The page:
Introduction to Behaviour Change

Over the next few weeks I’m going to write a series of blog posts about changing habits and behaviours to improve overall health and fitness. Nowadays it feels like most of us know what to eat and what to do to be healthy but it’s actually doing this, finding the motivation and resisting temptation that’s the hard part!

During my placement last semester I spent time working in a specialist weight management clinic. In this clinic patients attended a Dietitian, Physiotherapist, Psychologist and a Doctor once a month for 12 months. The basis of their treatment was not to just give patients a diet plan and tell them to stick to it – because we know that that doesn’t work for everyone. The treatment focused on changing patients behaviours and habits. It was personalized and centred around the patient and their lifestyle which is why it worked so well.

I really like this approach to weight loss and although it’s a style that probably works better one on one during a consultation, I thought I’d share the rationale behind the method as it might really resonate with some people! So the first in my series of blog posts will be about changing behaviour, the theory behind it and why it is so important for weight management.

A behaviour is something that you do and are used to doing, it’s similar to habit. You’re probably so used to doing it and may find it hard to change or stop. Eating the wrong foods, wrong types of foods, too much food or doing too little exercise are all types of behaviour. These “bad” behaviours over time may lead to weight gain e.g. having a scone mid-morning everyday. More than likely this might just be a habit that you have gotten into over time. The extra calories from this scone add up over the weeks, months, years and lead to weight gain. Changing your behaviour and swapping your scone for a piece of fruit cuts down the amount of calories you are eating and will help lead to weight loss.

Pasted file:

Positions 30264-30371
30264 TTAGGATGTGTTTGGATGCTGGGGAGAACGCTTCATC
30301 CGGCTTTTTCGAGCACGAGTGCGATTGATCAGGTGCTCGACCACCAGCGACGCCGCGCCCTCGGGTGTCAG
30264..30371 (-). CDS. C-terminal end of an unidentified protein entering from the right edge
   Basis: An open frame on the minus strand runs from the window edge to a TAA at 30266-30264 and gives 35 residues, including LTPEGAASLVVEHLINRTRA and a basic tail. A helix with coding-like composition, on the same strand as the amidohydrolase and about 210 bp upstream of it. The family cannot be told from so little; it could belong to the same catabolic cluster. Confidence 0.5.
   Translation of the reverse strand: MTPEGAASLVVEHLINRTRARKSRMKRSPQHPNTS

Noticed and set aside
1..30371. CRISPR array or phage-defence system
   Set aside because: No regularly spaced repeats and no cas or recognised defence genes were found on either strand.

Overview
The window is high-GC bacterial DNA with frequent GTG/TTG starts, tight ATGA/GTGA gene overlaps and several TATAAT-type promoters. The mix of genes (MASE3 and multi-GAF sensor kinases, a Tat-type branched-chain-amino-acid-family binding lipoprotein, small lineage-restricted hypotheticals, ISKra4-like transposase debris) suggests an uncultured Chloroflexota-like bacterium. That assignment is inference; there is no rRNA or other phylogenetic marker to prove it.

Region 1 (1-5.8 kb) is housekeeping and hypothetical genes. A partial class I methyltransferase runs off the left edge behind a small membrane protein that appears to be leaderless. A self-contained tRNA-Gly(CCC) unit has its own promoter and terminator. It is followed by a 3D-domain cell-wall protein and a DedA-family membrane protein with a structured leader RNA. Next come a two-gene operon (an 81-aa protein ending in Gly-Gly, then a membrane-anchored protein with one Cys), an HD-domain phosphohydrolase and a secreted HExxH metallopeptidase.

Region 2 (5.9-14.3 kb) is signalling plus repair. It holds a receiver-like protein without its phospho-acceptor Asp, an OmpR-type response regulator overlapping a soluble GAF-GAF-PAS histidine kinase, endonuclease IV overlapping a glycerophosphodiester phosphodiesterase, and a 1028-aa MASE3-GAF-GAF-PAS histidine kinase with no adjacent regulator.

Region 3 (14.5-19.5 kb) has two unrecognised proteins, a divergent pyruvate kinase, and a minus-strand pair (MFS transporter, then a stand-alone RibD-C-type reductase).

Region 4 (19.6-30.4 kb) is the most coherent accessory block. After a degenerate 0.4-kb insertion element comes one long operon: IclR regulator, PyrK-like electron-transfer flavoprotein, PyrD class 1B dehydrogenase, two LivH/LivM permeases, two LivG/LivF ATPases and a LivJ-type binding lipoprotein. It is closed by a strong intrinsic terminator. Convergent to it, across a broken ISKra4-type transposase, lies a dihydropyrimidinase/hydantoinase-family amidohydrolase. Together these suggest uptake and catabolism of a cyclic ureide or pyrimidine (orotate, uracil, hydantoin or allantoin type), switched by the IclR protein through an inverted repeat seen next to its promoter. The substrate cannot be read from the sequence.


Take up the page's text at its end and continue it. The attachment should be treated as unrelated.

The behaviour that you change does not have to be huge or life-altering, in fact picking a smaller behaviour that you do everyday, such a the scone, will have a huge benefit over time. I’d suggest picking 2-3 behaviours to work on for 4 weeks and see how you get on. Some examples could include:

  • Switching from coke to diet coke.
  • Decrease dinner portion size by using smaller dinner plates.
  • Cut down takeaways from every night times to twice a week.
  • Get off the bus two stops early to get more exercise.
  • Cut down from a glass of wine with dinner every night of the week to three nights a week.

None of these may even apply to you so pick something that you know does and that you feel you could change.

You might find that some things are easy to change while others are more difficult. You should remember though that change takes times, especially if it is a long standing behaviour. Behaviour change can be looked at as a continuous circle. This theory was originally devised by Prochaska and Di Clemente. They suggested that there are a number of stages of change which a person goes through before reaching a maintenance stage. It also takes relapses into account. Knowing which stage of the cycle you’re at is useful.


Stage 1: Precontemplation – You’re probably not currently thinking about changing anything. Maybe you don’t feel ready to make a change or don’t feel a need to change. That’s ok, there’s no point trying to change until you want to and feel ready.

Stage 2: Contemplation – You might be thinking about changing but don’t feel ready to take action just yet. A useful exercise at this stage is to make a list of all the Pros and Cons associated with changing your behaviour and lifestyle. Also make a list of all the Pros and Cons associated with not changing. Weigh them up against each other.